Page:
When I feel a sense of weariness creep in, because the queue of deadlines seems to be getting a little too long, I find it helpful to occasionally stop for a few minutes and allow my mind and heart to relax.
Sometimes I’ll step outside onto the balcony or I’ll sit in my chair near the large glass doors and give my sore eyes a break by looking out at the beauties that fill my view. From my vantage point, the scene is one of abundant trees and overgrown fields, with mountains rising in the distance. The dense clusters of trees have a deep green hue that has a soothing effect just from looking at it.
I imagine the birds must think the same thing, because everywhere around the house teems with birds of different types and sizes and colors. The bright yellow birds are my favorite. They’re not only beautiful to look at, but they also have a strong, cheerful song.
As long as I focus on the distant beauties, it’s nearly impossible to feel anything but inspiration. Unfortunately, like life, all isn’t perfect when I focus in closer. Heavy black and gray cables slash through the beautiful scene just feet from the balcony like ugly strikethrough lines across a framed picture. They try to capture my attention as if attempting to mar the beauty of this perfect gift. Across the little street below, a small house is topped with a large satellite dish, and an old, unused concrete light pole stands askew in the middle of the scene with its upper section missing and spikes of rusty rebar shooting out of its top at all angles. It seems to serve no purpose other than to interfere with nature’s color and design.
I was trying to relax during one of these pause times, but instead found myself looking a bit too much at the drawbacks of this otherwise beautiful scene when God began to chide me in His special way through a little skit, with His creatures as the main performers. As I watched, a bit put off by the less-than-inspiring additions to the setting before me, my favorite yellow bird landed on the wires just a few feet from the edge of the balcony and began to sing me his choice little tune.
All of a sudden, those wires lost their ugliness, because it struck me that if it hadn’t been for them, this little angelic encourager wouldn’t have been there singing to me. As I began to relax, a pair of radiantly red birds perched themselves on the satellite dish. They looked so comfortable and peaceful, and they stayed there for a long time, giving me a chance to enjoy their little interactions with each other. They seemed to be communicating so enthusiastically that I could almost imagine them discussing the events of the day. My focus and enjoyment in observing them seemed to make the ugliness of the antenna melt away as it became a stage for this cheerful interlude.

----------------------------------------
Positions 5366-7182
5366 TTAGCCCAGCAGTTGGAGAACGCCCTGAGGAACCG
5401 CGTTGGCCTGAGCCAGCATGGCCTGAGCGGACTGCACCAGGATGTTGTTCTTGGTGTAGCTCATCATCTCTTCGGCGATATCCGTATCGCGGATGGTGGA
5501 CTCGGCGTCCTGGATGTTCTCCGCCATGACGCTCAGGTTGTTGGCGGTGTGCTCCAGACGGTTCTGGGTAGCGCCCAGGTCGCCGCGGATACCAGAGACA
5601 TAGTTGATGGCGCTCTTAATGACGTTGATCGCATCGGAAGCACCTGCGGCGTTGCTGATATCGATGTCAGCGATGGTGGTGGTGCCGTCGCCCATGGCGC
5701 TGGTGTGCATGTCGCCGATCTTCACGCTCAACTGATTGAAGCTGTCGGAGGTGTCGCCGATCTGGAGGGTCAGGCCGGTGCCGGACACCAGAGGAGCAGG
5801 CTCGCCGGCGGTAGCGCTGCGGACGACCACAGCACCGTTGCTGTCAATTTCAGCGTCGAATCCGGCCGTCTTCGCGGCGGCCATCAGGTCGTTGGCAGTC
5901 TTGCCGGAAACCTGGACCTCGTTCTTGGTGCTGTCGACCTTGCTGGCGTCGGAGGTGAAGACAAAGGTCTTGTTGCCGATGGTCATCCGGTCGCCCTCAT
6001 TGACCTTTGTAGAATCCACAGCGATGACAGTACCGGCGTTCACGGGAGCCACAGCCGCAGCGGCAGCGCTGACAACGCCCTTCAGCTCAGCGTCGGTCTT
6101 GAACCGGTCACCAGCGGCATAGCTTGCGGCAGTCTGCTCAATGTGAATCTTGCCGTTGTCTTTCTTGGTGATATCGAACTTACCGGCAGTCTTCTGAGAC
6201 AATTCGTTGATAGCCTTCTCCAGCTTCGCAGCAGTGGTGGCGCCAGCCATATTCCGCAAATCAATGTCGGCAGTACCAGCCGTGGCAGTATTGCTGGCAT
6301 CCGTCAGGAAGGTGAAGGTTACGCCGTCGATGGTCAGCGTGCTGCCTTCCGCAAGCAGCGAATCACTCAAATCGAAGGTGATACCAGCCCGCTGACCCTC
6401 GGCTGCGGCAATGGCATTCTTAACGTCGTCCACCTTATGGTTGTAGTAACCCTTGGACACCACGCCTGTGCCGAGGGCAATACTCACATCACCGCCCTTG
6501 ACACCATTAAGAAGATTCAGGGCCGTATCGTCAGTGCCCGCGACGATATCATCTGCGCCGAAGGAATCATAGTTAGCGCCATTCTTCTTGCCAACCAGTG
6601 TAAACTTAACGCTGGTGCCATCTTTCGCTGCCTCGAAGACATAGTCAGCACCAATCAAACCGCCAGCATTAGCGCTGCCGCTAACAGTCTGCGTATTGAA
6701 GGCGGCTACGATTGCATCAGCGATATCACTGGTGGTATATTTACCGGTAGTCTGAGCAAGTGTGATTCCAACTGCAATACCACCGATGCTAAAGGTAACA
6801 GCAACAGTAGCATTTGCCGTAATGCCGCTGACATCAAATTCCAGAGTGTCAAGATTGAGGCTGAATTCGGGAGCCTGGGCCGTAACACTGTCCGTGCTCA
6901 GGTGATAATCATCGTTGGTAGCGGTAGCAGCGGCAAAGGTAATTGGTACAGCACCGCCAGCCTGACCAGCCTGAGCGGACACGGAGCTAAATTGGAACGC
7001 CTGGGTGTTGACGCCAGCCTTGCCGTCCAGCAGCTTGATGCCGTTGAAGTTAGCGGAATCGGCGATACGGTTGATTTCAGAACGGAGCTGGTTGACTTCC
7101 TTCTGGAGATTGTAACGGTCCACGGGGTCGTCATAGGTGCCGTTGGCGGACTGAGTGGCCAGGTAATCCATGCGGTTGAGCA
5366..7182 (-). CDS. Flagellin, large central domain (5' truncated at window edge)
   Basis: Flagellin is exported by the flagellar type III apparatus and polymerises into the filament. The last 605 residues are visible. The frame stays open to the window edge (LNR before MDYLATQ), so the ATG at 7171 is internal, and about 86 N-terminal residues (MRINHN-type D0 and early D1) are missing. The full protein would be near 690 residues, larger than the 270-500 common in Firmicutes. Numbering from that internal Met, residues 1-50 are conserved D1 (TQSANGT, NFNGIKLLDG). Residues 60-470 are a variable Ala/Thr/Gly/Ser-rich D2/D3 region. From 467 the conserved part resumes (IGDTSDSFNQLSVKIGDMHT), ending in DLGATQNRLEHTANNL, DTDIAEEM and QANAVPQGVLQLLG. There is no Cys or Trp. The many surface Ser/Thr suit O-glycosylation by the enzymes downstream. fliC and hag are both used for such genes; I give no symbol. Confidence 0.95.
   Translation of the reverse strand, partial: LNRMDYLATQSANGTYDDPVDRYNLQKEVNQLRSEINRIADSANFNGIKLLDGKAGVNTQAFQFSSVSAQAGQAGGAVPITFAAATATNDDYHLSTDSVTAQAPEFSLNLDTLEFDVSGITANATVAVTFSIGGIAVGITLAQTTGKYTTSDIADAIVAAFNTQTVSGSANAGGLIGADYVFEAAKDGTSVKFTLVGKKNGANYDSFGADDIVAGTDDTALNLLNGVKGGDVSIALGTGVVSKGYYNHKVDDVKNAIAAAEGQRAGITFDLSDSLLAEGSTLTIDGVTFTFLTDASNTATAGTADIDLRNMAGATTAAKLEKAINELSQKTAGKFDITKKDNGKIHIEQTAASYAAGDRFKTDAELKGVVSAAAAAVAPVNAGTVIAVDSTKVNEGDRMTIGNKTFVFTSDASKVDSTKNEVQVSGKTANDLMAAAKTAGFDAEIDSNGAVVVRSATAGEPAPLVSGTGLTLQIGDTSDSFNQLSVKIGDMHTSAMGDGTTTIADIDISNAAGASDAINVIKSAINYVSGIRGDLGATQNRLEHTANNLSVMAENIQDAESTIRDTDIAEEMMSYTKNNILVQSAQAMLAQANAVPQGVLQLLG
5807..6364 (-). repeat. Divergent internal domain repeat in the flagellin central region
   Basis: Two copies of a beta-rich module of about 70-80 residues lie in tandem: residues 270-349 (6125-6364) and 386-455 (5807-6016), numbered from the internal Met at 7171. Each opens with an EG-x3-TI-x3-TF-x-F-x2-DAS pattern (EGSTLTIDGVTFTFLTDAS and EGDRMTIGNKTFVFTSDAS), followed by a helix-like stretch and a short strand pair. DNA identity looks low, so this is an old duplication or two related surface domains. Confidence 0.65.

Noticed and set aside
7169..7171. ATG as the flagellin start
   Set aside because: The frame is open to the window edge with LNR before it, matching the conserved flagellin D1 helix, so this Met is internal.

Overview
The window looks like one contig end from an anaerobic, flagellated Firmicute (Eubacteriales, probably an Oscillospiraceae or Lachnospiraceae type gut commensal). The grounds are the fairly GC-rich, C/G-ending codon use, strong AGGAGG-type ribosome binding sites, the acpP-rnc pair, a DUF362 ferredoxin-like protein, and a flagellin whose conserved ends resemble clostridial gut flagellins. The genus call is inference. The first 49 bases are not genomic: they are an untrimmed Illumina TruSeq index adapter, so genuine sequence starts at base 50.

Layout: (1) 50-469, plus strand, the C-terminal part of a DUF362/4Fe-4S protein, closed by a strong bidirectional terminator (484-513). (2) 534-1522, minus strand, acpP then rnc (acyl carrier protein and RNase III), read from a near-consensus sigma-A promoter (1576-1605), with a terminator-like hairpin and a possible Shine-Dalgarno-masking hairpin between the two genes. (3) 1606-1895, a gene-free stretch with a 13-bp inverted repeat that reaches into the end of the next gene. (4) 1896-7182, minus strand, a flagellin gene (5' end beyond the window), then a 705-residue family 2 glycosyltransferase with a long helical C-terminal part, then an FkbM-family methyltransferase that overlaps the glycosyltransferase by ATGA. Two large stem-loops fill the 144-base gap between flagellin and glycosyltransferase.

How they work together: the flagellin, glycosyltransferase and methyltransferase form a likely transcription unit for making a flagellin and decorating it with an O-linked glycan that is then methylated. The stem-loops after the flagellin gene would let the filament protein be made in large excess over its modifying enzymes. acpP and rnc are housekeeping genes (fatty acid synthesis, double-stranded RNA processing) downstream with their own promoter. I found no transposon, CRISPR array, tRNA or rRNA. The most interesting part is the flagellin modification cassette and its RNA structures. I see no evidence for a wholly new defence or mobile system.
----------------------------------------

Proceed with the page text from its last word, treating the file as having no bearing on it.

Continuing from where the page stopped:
Then the crowning event unfolded as dark clouds began to quickly roll in. I expected the little show was over, but I was about to see that it had just begun. As the rain began to pour down, an entire chorus line of swallows and sparrows accompanied by my yellow encourager and several red birds began gathering all along the black wires. They were chattering happily in the rain, letting it wash off the dust and dirt of life, as they playfully hopped and cheeped like a bunch of little children playing in a sprinkler.
The downpour only lasted a few minutes. As the sun began to peek out again from behind the black clouds, I looked on my special view in a way that I hadn’t before. It struck me that so much about what we face in life, especially in the short term and up close in hectic times, can look so ugly and seem to be ruining our view of the hopes and dreams of the more distant future. But so much can change if we let God show us how those seemingly ugly things that get so in-our-face at the moment can at times be the avenues for the blessings and beauty and awe that He wants to bring into our life. If we could only remember that they are just the stage being built, on which He can give His most precious treasures of joy and hope and the reminder that there is beauty in everything He sets before us.